The website continues, “[n]onetheless, the hypothesis was taken seriously, and several other major studies were conducted. None of them found a link between any vaccine and the likelihood of developing autism.”
It is also important to note that modern vaccines are very safe from a physical standard as well.
According to PublicHealth.org, “As for immediate danger from vaccines, in the form of allergic reactions or severe side effects, the incidence of death is so rare they can’t even truly be calculated. For example, only one death was reported to the CDC between 1990 and 1992 that was attributable to a vaccine. The overall incidence rate of severe allergic reaction to vaccines is usually placed around one case for every one or two million injections.[. . .] Despite parent concerns, children have been successfully vaccinated for decades. In fact, there has never been a single credible study linking vaccines to long term health conditions.”
PublicHealth.org also takes in the consideration of natural immunity. The website states: “In some cases, natural immunity — meaning actually catching a disease and getting sick– results in a stronger immunity to the disease than a vaccination. However, the dangers of this approach far outweigh the relative benefits. If you wanted to gain immunity to measles, for example, by contracting the disease, you would face a 1 in 500 chance of death from your symptoms. In contrast, the number of people who have had severe allergic reactions from an MMR vaccine is less than one-in-one million.”
Vaccines can also help with the idea of herd immunity. According to Northwestern Medical’s website, “If only a few people get vaccinated measles can spread to up to 90% of the population. If 92% to 94% of the population gets vaccinated against measles the virus has nowhere to go and will not spread to the unprotected 6% to 8%.” This fact is essential for the small part of the population that cannot receive most vaccines due to specialized health reasons.
Perhaps the most recent attention of vaccines comes in the form of the Covid-19 vaccinations.
The Pfizer and Moderna shots work through the use of messenger ribonucleic acid (mRNA) while the Johnson & Johnson vaccine uses a more traditional disabled adenovirus.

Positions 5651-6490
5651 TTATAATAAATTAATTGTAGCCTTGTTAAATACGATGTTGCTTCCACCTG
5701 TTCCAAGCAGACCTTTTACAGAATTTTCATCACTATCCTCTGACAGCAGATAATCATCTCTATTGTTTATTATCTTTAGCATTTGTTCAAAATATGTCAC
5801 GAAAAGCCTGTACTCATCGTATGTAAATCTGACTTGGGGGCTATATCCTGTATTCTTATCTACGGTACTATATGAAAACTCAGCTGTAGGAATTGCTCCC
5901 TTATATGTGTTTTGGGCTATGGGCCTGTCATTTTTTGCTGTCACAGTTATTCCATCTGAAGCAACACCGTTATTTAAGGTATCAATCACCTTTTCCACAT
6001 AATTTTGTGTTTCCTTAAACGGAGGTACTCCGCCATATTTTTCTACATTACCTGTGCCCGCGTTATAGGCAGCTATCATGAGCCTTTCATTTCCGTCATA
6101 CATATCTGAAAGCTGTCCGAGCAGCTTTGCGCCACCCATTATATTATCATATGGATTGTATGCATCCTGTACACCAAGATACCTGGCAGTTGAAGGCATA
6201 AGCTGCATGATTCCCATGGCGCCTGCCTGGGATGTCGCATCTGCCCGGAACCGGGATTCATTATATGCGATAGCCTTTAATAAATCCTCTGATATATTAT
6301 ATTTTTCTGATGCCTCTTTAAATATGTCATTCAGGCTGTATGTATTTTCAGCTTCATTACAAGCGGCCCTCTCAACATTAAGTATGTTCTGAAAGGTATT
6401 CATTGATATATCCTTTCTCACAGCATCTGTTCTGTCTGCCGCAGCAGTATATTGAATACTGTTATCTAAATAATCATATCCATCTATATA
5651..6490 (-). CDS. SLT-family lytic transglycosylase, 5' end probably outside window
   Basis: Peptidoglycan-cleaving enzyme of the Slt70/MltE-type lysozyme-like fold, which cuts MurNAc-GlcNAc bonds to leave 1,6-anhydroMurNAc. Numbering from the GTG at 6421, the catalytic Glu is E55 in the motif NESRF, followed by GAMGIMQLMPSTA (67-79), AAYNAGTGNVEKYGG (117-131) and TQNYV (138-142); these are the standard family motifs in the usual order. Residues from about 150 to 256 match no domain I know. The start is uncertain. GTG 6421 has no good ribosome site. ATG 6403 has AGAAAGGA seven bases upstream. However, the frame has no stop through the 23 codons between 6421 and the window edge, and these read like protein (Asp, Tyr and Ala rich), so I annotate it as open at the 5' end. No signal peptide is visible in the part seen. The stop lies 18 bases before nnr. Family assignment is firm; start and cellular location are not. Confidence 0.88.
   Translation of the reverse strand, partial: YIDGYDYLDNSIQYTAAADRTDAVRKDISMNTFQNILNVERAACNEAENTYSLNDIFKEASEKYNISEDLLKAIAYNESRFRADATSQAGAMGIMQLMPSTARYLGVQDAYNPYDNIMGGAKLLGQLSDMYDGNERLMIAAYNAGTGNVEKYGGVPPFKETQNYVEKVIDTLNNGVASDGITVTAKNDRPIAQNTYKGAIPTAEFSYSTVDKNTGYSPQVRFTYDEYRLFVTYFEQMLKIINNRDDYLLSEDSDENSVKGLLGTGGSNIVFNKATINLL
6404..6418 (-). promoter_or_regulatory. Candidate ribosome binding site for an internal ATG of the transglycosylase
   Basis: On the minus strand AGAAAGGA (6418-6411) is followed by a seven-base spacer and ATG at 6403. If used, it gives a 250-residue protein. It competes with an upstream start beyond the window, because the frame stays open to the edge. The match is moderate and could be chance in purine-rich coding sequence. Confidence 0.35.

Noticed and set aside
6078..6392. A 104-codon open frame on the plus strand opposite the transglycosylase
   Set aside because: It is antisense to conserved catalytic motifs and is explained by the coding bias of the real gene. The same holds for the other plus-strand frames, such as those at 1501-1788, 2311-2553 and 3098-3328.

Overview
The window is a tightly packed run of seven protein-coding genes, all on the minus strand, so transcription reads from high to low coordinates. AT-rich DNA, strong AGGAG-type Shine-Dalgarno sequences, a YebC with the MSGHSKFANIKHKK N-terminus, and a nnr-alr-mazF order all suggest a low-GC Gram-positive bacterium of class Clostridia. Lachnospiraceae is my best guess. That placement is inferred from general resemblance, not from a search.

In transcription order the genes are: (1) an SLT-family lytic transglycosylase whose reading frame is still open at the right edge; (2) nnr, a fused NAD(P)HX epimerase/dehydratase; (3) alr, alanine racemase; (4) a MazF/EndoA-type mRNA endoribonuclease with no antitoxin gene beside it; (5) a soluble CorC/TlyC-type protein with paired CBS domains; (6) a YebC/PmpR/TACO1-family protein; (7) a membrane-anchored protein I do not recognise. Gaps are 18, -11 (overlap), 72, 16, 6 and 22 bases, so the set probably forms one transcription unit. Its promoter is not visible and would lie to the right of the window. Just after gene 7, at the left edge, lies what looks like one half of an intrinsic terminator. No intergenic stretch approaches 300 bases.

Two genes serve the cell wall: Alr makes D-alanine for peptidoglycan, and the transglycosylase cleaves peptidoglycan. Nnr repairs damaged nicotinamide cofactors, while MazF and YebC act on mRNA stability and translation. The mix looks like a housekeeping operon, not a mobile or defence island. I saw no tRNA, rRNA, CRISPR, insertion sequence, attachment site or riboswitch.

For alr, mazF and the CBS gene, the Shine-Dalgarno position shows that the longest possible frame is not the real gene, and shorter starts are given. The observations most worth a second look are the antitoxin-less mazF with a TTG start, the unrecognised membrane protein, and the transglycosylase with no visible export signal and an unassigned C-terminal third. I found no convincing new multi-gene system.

The mRNA technology yields strong results in the field of use. According to Northwestern Medical, “When injected, mRNA vaccines teach your cells to make a piece of a protein that is found on the surface of the virus that causes COVID-19.
- When this protein appears on the surface of a cell, your immune system does not recognize it.
- Your system then begins building an immune response by making antibodies to destroy the intruder.
- This process is the same as what would happen if you were infected with the virus itself.
- Once the “training” is complete, your immune system will know how to fight the virus that causes COVID-19 if you are exposed to it in the future.
Once your cells make the protein, they destroy the mRNA instructions. It is important to note that these vaccines do not affect your cells’ DNA.”
While vaccines are effective, the Delta variant has posed the threat of “breakthrough cases” of vaccinated peoples.
According to the CDC, “COVID-19 vaccines are effective at preventing infection, serious illness, and death. Most people who get COVID-19 are unvaccinated. However, since vaccines are not 100% effective at preventing infection, some people who are fully vaccinated will still get COVID-19. An infection of a fully vaccinated person is referred to as a “breakthrough infection.”
- Breakthrough infections are expected. COVID-19 vaccines are effective at preventing most infections. However, like most vaccines, they are not 100% effective.
- Fully vaccinated people with a breakthrough infection are less likely to develop serious illness than those who are unvaccinated and get COVID-19.
- Even when fully vaccinated people develop symptoms, they tend to be less severe symptoms than in unvaccinated people. This means they are much less likely to be hospitalized or die than people who are not vaccinated.
- People who get vaccine breakthrough infections can be contagious.”
The Pfizer vaccine was approved by the FDA on August 23, 2021. Tune in to The Bison in two weeks for more information about vaccine effects on campus.